I was angry for a long time afterwards about the fragmented system that offered superficial and inadequate medical and social care for my parents, ordinary but vulnerable, elderly people. I was appalled that this seemed to be the norm. Where were the social workers? The home care nurses? The adult day services? Why was everything out-of-pocket fee-for-service? What happened to people who didn’t have insurance to cover the enormous costs?
In the year after my father’s death, my mother was diagnosed with Alzheimer’s Disease. We struggled between keeping her feeling secure in her familiar home environment and making the changes necessary to ensure her safety. We tried to figure out how to help her cope with her grief in her lucid moments, find some pleasure in her forgetful moments and we tolerated her rage in her fearful moments.
In Trinidad and Tobago, children, the elderly and people with disabilities of all ages in-between require roughly 250 occupational therapists to meet their needs adequately. With three other occupational therapists, I co-founded the Trinidad and Tobago Occupational Therapy Association (TTOTA). In my private practice, I was dogged about falls prevention.
I later started the first therapeutic adult day center in the country staffed by occupational therapy practitioners, running a therapeutic programme in an accessible and purpose-designed building. It was a joy for me to see my mother thrive there.
I am forever grateful that I had a great team and my occupational therapy skills benefited my mother, as well as others, exactly at the time when she needed it. However, I learned, in some instances the hard way, not to try to do it all.
I have since taken the long view on this problem of inadequate numbers of occupational therapists available to serve this country’s under-served populations. My area of work is now in academia preparing the future generation of competent and compassionate occupational therapists for this enormous task.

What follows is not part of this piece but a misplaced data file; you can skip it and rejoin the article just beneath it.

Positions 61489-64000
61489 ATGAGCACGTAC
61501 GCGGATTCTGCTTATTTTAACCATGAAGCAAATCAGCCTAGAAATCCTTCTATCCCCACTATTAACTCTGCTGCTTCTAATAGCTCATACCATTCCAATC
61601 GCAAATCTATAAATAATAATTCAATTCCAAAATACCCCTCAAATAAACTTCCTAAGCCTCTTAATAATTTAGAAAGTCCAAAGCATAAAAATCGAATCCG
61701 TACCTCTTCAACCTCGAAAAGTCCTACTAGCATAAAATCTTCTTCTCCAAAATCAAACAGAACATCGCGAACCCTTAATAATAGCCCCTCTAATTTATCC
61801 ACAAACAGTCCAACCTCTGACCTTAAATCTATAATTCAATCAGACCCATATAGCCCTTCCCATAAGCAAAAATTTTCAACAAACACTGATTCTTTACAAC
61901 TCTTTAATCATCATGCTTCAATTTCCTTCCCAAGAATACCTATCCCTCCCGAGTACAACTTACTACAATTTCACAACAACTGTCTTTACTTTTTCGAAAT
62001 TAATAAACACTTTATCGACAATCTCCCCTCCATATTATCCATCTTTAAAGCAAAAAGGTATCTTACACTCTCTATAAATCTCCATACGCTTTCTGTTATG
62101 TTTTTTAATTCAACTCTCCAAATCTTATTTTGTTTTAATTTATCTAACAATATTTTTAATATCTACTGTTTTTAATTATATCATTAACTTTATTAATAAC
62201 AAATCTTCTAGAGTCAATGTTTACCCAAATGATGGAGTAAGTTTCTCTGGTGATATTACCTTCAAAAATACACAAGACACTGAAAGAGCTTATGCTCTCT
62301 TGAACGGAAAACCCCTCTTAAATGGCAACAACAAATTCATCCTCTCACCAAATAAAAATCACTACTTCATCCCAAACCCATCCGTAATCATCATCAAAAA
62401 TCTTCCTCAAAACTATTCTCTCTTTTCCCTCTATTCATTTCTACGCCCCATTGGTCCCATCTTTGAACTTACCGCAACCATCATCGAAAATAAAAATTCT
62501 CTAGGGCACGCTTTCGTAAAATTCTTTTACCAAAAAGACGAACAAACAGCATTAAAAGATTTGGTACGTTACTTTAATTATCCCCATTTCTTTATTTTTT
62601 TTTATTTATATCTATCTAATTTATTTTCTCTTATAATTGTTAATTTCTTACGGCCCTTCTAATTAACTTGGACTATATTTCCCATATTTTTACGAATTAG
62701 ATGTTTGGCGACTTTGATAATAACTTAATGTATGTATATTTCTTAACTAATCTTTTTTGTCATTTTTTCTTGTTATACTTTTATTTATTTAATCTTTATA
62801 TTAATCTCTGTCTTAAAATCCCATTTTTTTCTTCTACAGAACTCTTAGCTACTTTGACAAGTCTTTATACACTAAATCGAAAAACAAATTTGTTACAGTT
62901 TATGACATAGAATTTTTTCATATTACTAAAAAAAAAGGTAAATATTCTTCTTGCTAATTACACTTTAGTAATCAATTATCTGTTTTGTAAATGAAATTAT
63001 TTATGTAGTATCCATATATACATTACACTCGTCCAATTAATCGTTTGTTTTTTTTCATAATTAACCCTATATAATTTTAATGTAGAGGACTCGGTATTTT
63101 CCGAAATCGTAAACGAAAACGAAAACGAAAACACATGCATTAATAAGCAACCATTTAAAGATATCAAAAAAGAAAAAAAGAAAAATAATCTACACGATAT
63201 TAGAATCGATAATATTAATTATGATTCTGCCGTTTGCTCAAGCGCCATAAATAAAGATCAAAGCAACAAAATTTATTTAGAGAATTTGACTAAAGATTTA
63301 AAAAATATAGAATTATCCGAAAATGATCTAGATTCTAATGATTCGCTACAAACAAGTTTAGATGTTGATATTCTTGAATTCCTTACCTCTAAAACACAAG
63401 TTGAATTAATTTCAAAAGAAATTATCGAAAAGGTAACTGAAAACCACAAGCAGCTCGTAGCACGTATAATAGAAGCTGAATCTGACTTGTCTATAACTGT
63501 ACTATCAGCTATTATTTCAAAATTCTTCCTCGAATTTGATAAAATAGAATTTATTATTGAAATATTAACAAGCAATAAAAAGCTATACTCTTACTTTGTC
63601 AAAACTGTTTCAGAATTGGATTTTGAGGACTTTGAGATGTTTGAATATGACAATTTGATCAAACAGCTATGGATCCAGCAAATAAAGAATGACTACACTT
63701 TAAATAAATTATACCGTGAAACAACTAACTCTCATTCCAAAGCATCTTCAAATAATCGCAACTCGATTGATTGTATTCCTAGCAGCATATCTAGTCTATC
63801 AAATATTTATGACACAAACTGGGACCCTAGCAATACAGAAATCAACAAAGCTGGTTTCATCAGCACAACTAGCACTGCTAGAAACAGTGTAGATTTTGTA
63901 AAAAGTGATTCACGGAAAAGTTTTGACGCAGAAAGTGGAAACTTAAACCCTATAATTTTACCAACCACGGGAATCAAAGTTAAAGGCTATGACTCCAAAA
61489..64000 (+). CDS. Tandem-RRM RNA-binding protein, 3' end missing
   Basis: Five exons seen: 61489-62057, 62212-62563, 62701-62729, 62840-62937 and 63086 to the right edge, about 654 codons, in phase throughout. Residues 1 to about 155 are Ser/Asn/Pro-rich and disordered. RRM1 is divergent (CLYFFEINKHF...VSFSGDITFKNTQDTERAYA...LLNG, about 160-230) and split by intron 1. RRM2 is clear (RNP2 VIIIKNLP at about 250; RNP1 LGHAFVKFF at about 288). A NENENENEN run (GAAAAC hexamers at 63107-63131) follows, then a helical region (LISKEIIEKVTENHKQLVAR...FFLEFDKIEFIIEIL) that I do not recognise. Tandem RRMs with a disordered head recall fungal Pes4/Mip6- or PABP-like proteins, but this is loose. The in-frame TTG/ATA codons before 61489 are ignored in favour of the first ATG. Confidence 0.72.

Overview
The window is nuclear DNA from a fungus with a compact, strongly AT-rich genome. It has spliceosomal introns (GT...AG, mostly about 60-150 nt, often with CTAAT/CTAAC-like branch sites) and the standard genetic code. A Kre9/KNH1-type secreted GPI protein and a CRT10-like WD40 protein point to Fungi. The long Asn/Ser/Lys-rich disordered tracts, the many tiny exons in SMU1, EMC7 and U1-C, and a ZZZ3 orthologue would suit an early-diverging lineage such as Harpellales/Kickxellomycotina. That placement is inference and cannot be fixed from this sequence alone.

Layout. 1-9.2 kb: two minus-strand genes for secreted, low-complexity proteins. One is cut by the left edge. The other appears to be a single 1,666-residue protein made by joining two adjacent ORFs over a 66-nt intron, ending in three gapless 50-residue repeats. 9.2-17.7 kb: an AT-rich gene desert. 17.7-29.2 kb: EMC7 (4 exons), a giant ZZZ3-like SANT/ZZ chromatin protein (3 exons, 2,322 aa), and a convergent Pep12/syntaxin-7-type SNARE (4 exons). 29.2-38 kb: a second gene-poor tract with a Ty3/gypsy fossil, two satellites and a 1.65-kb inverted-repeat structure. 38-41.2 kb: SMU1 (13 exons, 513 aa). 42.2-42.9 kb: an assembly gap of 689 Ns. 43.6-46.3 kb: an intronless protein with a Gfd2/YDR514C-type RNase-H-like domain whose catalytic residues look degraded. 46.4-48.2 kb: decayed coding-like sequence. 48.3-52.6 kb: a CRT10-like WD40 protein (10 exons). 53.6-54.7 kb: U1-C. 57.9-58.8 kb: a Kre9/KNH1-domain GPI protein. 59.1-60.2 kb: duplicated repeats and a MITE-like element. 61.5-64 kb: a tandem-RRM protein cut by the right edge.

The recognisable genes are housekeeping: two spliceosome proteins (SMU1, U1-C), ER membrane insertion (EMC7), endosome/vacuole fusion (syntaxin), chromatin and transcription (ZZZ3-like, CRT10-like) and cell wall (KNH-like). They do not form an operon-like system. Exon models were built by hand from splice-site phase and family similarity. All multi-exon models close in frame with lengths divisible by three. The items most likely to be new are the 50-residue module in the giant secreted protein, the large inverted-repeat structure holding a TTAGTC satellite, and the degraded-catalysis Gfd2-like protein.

Over the last three years I’ve been working on establishing the Master of Science in Occupational Therapy at the University of the Southern Caribbean (USC). Thanks to the collaborative efforts between USC, TTOTA, and the World Federation of Occupational Therapists in September 2016 we launched the first masters degree programme in occupational therapy in the Caribbean.
USC is now accepting applications for the second cohort for September 2017! It is my hope that within the next ten years we will have enough qualified occupational therapists in this country so that no one’s elderly or younger loved ones will ever have to struggle alone in the face of common, treatable conditions.
I hope that my story encourages anyone else out there who may be struggling with the challenges that come with being a caregiver, to find ways to keep going.
The production of the Lioness series, highlighting the experiences of 12 mothers, is supported by Cause an Effect, Angostura Limited, First Citizens Bank and A Very Special Disabilities Forum.